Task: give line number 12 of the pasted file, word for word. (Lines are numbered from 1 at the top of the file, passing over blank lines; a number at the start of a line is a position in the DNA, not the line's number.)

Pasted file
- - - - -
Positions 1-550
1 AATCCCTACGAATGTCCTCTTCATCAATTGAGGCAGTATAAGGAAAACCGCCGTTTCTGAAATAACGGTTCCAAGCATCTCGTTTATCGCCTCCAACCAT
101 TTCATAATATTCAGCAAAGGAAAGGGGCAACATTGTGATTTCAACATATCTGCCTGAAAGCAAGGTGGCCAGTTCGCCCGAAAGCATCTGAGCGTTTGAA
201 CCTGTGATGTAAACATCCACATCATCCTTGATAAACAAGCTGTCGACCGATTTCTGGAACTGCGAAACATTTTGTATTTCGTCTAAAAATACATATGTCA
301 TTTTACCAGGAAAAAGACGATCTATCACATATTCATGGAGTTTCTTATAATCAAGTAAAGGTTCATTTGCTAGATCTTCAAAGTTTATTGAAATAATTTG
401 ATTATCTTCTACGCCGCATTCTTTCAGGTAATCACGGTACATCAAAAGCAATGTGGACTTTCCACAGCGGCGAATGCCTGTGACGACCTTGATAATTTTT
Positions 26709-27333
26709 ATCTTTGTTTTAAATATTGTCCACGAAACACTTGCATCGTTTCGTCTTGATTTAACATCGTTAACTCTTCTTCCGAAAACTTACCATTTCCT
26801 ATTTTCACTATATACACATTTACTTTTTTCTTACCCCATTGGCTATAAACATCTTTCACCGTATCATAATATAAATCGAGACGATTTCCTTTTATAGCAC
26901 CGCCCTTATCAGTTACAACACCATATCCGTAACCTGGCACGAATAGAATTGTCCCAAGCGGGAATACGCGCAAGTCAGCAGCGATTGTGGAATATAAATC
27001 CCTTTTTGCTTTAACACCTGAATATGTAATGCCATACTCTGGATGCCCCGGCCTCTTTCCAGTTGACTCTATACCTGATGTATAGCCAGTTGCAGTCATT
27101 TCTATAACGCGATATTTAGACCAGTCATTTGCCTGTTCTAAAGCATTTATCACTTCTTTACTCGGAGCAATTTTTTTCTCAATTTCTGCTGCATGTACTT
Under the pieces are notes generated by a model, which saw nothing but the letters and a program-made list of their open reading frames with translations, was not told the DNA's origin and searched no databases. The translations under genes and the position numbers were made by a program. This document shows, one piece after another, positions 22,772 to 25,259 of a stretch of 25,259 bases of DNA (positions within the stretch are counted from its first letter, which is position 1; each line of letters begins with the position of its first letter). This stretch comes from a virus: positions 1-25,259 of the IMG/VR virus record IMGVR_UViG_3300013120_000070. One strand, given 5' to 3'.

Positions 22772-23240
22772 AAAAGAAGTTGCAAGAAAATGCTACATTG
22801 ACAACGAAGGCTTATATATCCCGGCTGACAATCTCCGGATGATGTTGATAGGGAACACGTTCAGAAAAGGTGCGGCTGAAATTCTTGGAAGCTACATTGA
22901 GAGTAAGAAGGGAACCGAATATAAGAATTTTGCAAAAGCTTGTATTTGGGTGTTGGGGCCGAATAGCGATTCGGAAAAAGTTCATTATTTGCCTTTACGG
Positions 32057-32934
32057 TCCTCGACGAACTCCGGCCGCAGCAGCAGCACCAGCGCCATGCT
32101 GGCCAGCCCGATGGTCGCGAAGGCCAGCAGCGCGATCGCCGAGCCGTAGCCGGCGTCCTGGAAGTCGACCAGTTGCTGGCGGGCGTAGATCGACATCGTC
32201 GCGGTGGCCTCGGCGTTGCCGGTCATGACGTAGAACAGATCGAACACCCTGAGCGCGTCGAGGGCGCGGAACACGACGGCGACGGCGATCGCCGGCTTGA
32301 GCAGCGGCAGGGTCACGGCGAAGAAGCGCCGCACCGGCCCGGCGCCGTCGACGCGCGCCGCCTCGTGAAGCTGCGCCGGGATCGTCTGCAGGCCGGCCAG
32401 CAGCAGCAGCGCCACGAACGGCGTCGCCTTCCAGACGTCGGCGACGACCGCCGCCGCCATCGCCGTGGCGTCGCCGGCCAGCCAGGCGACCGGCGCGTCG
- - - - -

27101 TCTATAACGCGATATTTAGACCAGTCATTTGCCTGTTCTAAAGCATTTATCACTTCTTTACTCGGAGCAATTTTTTTCTCAATTTCTGCTGCATGTACTT